Friday, July 6, 2007

Friday Dead Racist Blogging: First Contact Edition

Stephen Jay Gould, reading up on the life of another Harvard scientist, Louis Agassiz, noticed that there were some discrepancies between the biographies of this Swiss scientist published by E. Lurie (Louis Agassiz: A Life in Science) and that of Agassiz's widow, Elizabeth Cary Agassiz (Louis Agassiz: His Life and Correspondence). Investigating further, he noticed that the letters that Mrs. Agassiz published often had passages removed without even an ellipsis to make mention of it.
The first passage [that Gould considers], almost shocking in its force, even 130 years later, recounts Agassiz's first experience with black people (he had never encountered blacks in Europe). He first visited America in 1846 and sent his mother a long letter detailing his experiences. In the section about Philadelphia, Elizabeth Agassiz records only his visits to museums and the private homes of scientists. She expunges, without ellipses, his first impression of blacks—a visceral reaction to waiters in a hotel restaurant. In 1846 Agassiz still believed in human unity, but this passage exposes an explicit, stunningly nonscientific basis for his conversion to polygeny. For the first time, then, without omissions:
It was in Philadelphia that I first found myself in prolonged contact with negroes; all the domestics in my hotel were men of color. I can scarcely express to you the painful impression that I received, especially since the sentiment that they inspired in me is contrary to all our ideas about the confraternity of the human type and the unique origin of our species. But truth before all. Nevertheless, I experienced pity at the sight of this degraded and degenerate race, and their lot inspired compassion in me in thinking that they are really men. Nonetheless, it is impossible for me to repress the feeling that they are not of the same blood as us. In seeing their black faces with their thick lips and grimacing teeth, the wool on their head, their bent knees, their elongated hands, their large curved nails, and especially the livid color of the palms of their hands, I could not take my eyes off their faces in order to tell them to stay far away. And when they advanced that hideous hand towards my plate in order to serve me, I wished I were able to depart in order to eat a piece of bread elsewhere, rather than to dine with such service. What unhappiness for the white race—to have tied their existence so closely with that of negroes in certain countries! God preserve us from such a contact!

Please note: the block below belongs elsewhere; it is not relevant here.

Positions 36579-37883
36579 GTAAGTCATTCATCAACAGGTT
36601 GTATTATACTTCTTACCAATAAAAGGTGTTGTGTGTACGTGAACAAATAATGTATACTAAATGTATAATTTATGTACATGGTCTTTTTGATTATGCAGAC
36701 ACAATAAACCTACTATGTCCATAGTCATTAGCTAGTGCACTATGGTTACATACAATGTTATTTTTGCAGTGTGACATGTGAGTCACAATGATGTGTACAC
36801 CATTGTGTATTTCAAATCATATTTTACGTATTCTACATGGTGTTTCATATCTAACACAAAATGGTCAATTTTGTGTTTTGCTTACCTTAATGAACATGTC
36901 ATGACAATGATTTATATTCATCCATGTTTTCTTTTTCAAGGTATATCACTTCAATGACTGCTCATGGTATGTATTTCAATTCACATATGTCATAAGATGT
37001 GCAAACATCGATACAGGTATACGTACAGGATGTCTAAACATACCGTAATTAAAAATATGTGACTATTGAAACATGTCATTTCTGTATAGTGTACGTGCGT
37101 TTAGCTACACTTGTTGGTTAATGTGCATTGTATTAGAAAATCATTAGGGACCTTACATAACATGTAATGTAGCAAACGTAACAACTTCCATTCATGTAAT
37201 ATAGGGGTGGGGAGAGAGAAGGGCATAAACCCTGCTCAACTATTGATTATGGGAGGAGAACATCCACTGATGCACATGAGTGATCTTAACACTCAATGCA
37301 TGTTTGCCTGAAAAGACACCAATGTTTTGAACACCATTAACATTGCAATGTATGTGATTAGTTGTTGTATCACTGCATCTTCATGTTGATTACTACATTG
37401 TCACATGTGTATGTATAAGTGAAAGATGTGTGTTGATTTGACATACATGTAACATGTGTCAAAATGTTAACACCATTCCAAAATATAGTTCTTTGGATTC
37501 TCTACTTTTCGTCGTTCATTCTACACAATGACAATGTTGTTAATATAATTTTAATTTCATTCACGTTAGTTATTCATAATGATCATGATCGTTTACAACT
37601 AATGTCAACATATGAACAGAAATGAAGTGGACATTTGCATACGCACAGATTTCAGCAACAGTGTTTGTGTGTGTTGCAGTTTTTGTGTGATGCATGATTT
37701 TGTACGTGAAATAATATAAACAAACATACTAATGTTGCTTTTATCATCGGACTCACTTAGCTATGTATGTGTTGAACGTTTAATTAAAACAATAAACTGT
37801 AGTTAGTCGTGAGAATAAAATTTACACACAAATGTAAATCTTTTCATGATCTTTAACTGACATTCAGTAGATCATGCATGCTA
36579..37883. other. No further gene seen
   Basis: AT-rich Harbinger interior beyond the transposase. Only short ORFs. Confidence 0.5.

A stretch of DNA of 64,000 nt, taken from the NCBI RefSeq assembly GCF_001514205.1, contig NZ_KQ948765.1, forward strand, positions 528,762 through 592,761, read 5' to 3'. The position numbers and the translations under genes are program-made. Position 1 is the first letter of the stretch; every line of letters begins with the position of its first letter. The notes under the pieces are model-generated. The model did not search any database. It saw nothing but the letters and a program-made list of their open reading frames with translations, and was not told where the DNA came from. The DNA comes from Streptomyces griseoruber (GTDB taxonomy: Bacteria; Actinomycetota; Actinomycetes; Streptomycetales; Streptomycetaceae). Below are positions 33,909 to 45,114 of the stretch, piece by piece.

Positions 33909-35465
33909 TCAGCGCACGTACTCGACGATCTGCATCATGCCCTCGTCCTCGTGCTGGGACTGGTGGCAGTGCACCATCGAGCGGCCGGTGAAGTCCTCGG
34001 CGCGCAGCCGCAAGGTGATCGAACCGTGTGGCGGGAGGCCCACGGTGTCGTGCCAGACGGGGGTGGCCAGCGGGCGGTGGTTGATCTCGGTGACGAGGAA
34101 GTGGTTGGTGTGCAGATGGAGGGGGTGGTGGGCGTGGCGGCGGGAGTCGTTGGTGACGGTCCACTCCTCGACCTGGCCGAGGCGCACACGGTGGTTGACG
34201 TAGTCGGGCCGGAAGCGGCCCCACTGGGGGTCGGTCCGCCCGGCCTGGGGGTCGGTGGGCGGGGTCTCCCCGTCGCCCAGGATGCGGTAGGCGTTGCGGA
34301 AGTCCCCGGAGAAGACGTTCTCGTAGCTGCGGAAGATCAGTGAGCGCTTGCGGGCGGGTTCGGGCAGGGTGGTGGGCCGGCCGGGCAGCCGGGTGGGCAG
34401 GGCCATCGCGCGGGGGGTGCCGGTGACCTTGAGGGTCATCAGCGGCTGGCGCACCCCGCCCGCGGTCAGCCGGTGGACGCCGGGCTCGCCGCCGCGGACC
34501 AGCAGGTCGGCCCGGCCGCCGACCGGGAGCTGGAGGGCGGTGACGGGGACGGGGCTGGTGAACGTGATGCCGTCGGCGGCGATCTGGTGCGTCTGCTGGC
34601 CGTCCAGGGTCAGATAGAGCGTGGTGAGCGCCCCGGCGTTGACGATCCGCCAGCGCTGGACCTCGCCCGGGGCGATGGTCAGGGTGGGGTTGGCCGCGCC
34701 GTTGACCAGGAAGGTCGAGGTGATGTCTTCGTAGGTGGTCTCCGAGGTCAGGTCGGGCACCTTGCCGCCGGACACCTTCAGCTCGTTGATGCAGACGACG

--Stephen Jay Gould, "Flaws in a Victorian Veil", The Panda's Thumb, pp. 172-73. The passage is also reprinted in Stephen Jay Gould, The Mismeasure of Man.

Now, some of you may wonder if Dr. Gould is being honest here—you know how he was. I happen to have a copy of the letter Agassiz sent to his mother, and the passage above is in there. And from what my brother and I could wrangle out, the translation is accurate. You just can't make up stuff like this.

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